RFID – Radio frequency identification
The principle of identification by radio signals dates back to the Second World War. It was then that aircraft were first equipped with radio beacons so that they could be identified as friend or foe. RFID, as it is applied today, dates back to the 1960s. Two Philips employees discovered how chips could be read remotely. The company ID Engineering then developed applications in the field of theft prevention. C&A was the first company in Europe to use the detection gates that are now widely known. The addition of a unique product code (EPC) and a management system led to the structure now known as RFID.
Radio frequency identification is a technology for remotely storing and reading information from so-called RFID “tags” that are placed on or in objects or living things. These tags can be ‘active’, ‘semi-active/semi-active’ or ‘passive’.
Active RFID tags are battery powered and can be read and written with a “remote transceiver” also called a “reader” that sends and receives radio waves with an antenna, active tags usually send their ID at an interval.
Semi-active tags only send their signal after being activated by the reader.
Passive RFID tags do not have their own energy source and send a response by converting the energy of the radio waves emitted by the reader.
There are also so-called chipless tags, which are used for simple identification tasks such as theft prevention. These are strictly speaking not RFID tags because they do not contain a unique identification number. They consist of a tuned resonant circuit that absorbs energy at a specific frequency.
RFID tags also differ by the frequency used. In general one can say: the higher the frequency, the further the reading range. However, higher frequencies have more difficulty with metal and moisture.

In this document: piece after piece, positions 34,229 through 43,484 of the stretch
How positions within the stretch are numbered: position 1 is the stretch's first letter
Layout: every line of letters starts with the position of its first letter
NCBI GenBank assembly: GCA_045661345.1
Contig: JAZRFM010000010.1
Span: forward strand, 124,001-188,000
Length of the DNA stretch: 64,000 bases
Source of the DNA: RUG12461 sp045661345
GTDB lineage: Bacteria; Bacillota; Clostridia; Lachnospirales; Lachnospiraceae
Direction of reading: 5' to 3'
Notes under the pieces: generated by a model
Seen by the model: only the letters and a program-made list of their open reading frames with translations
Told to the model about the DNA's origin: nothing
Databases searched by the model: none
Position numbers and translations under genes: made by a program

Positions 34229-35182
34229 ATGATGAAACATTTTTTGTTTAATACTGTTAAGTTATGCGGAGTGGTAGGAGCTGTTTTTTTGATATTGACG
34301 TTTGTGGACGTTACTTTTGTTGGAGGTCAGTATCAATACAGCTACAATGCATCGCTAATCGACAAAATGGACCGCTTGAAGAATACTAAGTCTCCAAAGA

125 KHz – – – – – Low Frequency
13.56 MHz – – – – -High frequency
860 to 950 MHz – – -Ultra High Frequency
2,45 GHz – – – – -Microwave
Types of RFID tags
RFID tags come in a wide variety of shapes and sizes. They can be passive or active, read-only or read/write. Passive tags do not have their own energy source: they use the electromagnetic field of a reader to induce a current in the chip. Because of this, the signal does not travel over a large distance (from a few centimetres to about five metres). Active tags themselves have a battery to activate the chip and can transmit a signal over a greater distance (from about 100 metres to even a few kilometres). Anyone in possession of bluetooth, a pda, mobile phone or laptop transmits such a signal and can thus be located to a certain accuracy. The amount of data can also vary from a few bits to more than 1 megabit. All these possibilities are, of course, also reflected in the price: a simple passive tag costs no more than thirty eurocents. Complicated RFID tags that are linked, for example, to sensors that also measure temperature or humidity are considerably more expensive (sometimes as much as € 100,- each).